Day 21: A Confluence and Accidental Math

Today, two of my three classes are taking CDT tests.  The geometry kids will take them tomorrow.  I wrote last year about how this is the only version of a standardized test of which I approve.  It provides dynamic questioning and immediate feedback for both students and teacher, not about individual questions, but about topics that require strengthening versus topics of strength.

In addition to that, we have Open House tonight from 6:30-8:30.  Since I live almost an hour from the school, this means that I won't be going home.  I will be staying through at school for 14 hours today and will be facing parents in clothing that has looked as though I was at school for 14 hours.

"Good Evening! I'm Mr. Aion and I am your child's math teacher this year!"
It turns out that this coordination of events works very well for me because of the schedule that I've been keeping.  Last year, I was at school around 6:15, which meant I had to leave my house around 5:30.  So my alarm went off at 5.  I get to school this early because I use the time before the kids show up to make the copies I need, make sure my room is ready and that I'm in the proper frame of mind for homeroom and the day.

This year, at the encouragement of @VeganMathBeagle, I've been doing T25 in the mornings.  This means that my alarm has been going off at the unholy hour of 4:30.  Those 30 minutes make a HUGE difference.

Today, however, since my homeroom students were going to be testing, the only prep I had to do in the morning was to get the room ready.  I was able to sleep in until 5!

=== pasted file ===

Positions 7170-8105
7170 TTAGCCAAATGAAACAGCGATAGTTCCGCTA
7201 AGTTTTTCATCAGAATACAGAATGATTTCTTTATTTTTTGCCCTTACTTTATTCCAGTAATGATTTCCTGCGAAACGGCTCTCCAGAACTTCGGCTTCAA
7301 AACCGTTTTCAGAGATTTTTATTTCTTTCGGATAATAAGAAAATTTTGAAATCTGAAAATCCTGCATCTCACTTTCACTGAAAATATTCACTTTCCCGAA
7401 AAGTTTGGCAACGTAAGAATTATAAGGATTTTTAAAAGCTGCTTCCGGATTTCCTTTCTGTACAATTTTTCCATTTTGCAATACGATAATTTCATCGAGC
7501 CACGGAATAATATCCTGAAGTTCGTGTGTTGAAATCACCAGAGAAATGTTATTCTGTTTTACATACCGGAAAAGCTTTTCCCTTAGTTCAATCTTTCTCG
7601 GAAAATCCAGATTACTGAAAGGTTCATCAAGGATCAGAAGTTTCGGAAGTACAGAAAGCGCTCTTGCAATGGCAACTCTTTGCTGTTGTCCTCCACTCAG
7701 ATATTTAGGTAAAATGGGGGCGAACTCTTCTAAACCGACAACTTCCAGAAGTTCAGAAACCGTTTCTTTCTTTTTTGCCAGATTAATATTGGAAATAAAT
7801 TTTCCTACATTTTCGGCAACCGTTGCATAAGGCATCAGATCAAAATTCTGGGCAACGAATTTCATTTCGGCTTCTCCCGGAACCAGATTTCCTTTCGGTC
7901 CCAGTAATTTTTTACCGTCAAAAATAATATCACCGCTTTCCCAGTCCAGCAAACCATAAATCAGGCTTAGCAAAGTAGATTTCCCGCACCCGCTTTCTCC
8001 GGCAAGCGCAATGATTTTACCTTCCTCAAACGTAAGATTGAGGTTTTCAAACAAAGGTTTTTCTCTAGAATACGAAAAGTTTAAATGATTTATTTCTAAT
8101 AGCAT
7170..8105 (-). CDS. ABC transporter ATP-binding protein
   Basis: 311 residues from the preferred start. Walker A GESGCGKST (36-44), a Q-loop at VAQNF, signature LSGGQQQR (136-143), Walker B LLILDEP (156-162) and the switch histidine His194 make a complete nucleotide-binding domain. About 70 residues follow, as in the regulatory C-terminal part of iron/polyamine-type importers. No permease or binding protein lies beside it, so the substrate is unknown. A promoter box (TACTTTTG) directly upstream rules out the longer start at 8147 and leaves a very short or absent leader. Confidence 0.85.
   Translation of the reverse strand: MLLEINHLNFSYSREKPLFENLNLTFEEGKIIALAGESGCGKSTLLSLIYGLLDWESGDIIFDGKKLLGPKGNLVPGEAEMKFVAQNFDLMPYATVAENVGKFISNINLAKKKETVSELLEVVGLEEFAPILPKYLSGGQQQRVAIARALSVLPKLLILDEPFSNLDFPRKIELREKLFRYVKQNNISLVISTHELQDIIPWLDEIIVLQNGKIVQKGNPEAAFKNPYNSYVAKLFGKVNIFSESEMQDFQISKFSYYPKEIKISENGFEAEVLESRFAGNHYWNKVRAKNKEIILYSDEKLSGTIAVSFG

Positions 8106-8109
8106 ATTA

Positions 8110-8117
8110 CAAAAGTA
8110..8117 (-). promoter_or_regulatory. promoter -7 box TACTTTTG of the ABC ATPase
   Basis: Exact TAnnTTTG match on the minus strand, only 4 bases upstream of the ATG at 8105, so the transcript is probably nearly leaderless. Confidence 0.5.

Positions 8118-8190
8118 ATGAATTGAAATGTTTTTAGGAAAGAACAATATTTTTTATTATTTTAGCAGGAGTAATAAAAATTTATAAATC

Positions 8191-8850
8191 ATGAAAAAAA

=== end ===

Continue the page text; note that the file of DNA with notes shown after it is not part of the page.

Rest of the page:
Knowing that I won't be home until close to 10 tonight made those 30 minutes oh so sweet.


As my students completed their tests, they went onto the game site that isn't blocked by our firewall, Cool Math.

For the most part, students play 3 specific games.  Up until this morning, it annoyed me that they were playing these games.  This morning, I started watching them.  I realized that they were performing complex mathematical analyses without realizing it!  So, here are the games:


Run 2
This is a game where the characters (surprisingly) run.  They move through levels of ever increasing difficulty.  Why is this different from (and significantly superior to) Temple Run?

As the level progress, the characters have to start moving in 3 dimensions.  They have to jump over, under and around the environment as it progresses towards them.

Then it gets even better!

A few levels in, the player is given the ability to rotate the environment around the character!  Players are forced to make instant decision of rotation to ensure that a surface will be under the character when they land!
Students don't have any idea how much mental effort it takes to rotate objects in their minds before they do so in reality!  In my opinion, this is a solid math game to help develop spacial reasoning.



B-Cubed
This is a strategic puzzle game where the player moves a cube around a floating platform.  As they move off of a space, that space falls away from the board pretending the player from moving backward.  The goal is to remove all of the spaces and make it to the exit as quickly as possible.

As the player progresses through the levels, new obstacles are added, including blocks that create or destroy bridges, or blocks that have to be hit several times before they fall away.